1) What genre of books and movies do you enjoy? Do you read mystery novels? 2) Do you know any unsolved mysteries from your town, city, or country?
Reading: 5 Unsolved Mysteries
Read and discuss these unsolved mysteries.
Voynich Manuscript – This 240-page book, known as “the world’s most mysterious manuscript,” is written in a strange language or script that has yet to be deciphered. Adding to the intrigue of the document, its pages contain odd diagrams and drawings of plants that do not match any species known on Earth. The manuscript’s author is unknown, and carbon dating indicates it was made between 1404 and 1438. Some theorize that the manuscript was a pharmacopoeia of medieval medicine. The pictures of herbs and plants also suggest the book may have been used for alchemy. Most theorists doubt it could be a hoax, given its detail.
Shroud of Turin – Most Catholics believe this shroud had been placed on the body of Jesus Christ at his burial site. Mysteriously, the linen cloth bears an image of a crucified man. Scientists have yet to explain or replicate how the image was imprinted. Radiocarbon tests place its creation in the middle ages, although defenders of the shroud reject this. Some academics believe it was also known as the Image of Edessa, a shroud reliably reported since the 4th century.
Allagash Alien Abductions – In 1976, four men were fishing at night together in Maine when they saw a bright object float towards them. What happened next is unknown; all men claimed to have no memory of the events that followed. They remember lighting a large fire on the lakeshore and then seeing it burnt out a few moments later. After the event, each man underwent regressive hypnosis and recounted a story of abduction and subjection to physical experiments. In the weeks that followed, each man claimed to have had dreams of an invasive and humiliating experience. To test the veracity of their story, all men underwent lie detector tests. They all passed and were deemed mentally stable by psychiatrists.
The Loch Ness Monster – Although the earliest observation of this large creature comes from 565 AD, modern interest in it was sparked by a 1933 sighting. A man and his wife apparently saw ‘a most extraordinary form of animal’ about 4 feet high and 25 feet long cross the road in front of their car. The animal lurched towards the nearby water, leaving a trail of broken undergrowth. This ‘monster’, which apparently dwells in a large lake in Great Britain called Loch Ness, has been photographed and even videotaped as recently as 2007. None of the footage however gives a clear view of the animal. Some people believe it is a dinosaur called the plesiosaur.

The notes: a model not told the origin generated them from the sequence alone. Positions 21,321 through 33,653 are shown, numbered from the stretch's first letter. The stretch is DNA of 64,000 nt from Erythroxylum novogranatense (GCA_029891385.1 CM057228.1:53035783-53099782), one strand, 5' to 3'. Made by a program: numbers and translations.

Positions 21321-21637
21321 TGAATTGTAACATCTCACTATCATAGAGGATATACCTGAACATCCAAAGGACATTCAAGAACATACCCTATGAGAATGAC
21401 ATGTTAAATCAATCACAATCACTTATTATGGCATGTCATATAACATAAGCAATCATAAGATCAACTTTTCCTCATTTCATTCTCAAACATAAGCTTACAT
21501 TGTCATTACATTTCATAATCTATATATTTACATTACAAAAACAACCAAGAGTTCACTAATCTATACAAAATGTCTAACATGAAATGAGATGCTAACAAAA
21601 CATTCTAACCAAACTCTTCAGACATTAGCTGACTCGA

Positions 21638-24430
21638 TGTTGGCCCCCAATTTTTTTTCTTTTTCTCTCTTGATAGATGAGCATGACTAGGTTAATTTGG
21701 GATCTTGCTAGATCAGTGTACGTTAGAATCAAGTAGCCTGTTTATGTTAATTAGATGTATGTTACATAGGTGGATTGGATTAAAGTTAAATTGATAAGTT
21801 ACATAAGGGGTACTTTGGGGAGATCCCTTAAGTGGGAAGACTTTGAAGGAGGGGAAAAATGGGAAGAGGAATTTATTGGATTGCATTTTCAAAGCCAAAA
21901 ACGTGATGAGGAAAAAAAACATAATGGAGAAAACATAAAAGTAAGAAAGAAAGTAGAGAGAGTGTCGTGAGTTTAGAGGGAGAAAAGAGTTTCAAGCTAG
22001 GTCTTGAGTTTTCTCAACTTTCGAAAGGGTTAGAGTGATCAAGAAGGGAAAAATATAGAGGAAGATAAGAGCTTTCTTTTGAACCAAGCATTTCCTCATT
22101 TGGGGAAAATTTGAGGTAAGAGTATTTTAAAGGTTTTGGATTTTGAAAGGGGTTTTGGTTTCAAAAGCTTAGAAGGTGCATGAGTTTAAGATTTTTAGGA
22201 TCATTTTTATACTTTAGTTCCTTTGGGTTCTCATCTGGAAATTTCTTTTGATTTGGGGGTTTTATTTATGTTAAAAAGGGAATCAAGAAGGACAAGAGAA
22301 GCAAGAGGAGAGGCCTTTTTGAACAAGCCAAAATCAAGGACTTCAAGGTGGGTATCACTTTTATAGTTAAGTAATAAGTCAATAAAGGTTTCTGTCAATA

Rain of Seeds – A man in Southampton, England, was startled when hundreds of mustard and cress seeds coated in a jelly-like substance began falling onto his home and in his garden. A similar phenomenon occurred the following day, except with corn, pea, and bean seeds that seemed to have fallen from the heavens above. All in all, the man and his two neighbors endured a total of 25 barrages of similar items from the sky. A police investigation could not pinpoint the source of the objects.
Unsolved Mysteries Lesson Plan (ESL): Vocabulary Matching
Match the words with their meaning as used in the news lesson.
startle sb (verb)
pinpoint sth (verb)
intrigue – a mysteries and fascinating quality
pharmacopeia – a book containing a list of drugs and directions for their use
hoax – a humorous or malicious deception
shroud – a cloth in which a dead person is wrapped for a burial
abduction – the action of forcibly taking someone away against his or her will
veracity – truthfulness; accuracy
deem – consider; regard as
lurch – make an abrupt, unsteady movement or series or movements; stagger
undergrowth – a dense growth of shrubs and other plants, especially under trees
startle sb – frighten; alarm
barrage – bombardment; volley
pinpoint sth – find or locate exactly
Unsolved Mysteries Lesson Plan (ESL) : Idiom Focus
a shroud of ~ / shroud sth in sth
E.g: There’s a shroud of secrecy surrounding the report. / His family background is shrouded in mystery
Both phrases are used figuratively to say that something is covered (or wrapped) in something that makes it hard to see. The most common collocation is shroud of secrecy or that sth is shrouded in secrecy.
Unsolved Mysteries Lesson Plan (ESL): Connect the below idea(s) to make a sentence.
government / uprising
intrigue / abduction
pharmacopeia / hoax
shroud / secrecy
veracity / report
deem / sane
lurch / undergrowth
barrage / startle
pinpoint / location
Unsolved Mysteries Lesson Plan (ESL): Discussion Questions
1) What other unsolved mysteries do you know of? 2) Have you ever witnessed or experienced inexplicable phenomenon? 3) What is déjà vu? Do you regularly experience it? 4) What do you think of Eastern medicine? 5) Do you believe in stories about out of body experiences? 6) What theory of creation do you support?
Unsolved Mysteries Lesson Plan (ESL) copyright Matthew Barton of Englishcurrent.com
English Current recommends Grammarly as a learning tool to reduce English mistakes. If you found this page helpful, consider a donation to our hosting bill to show your support!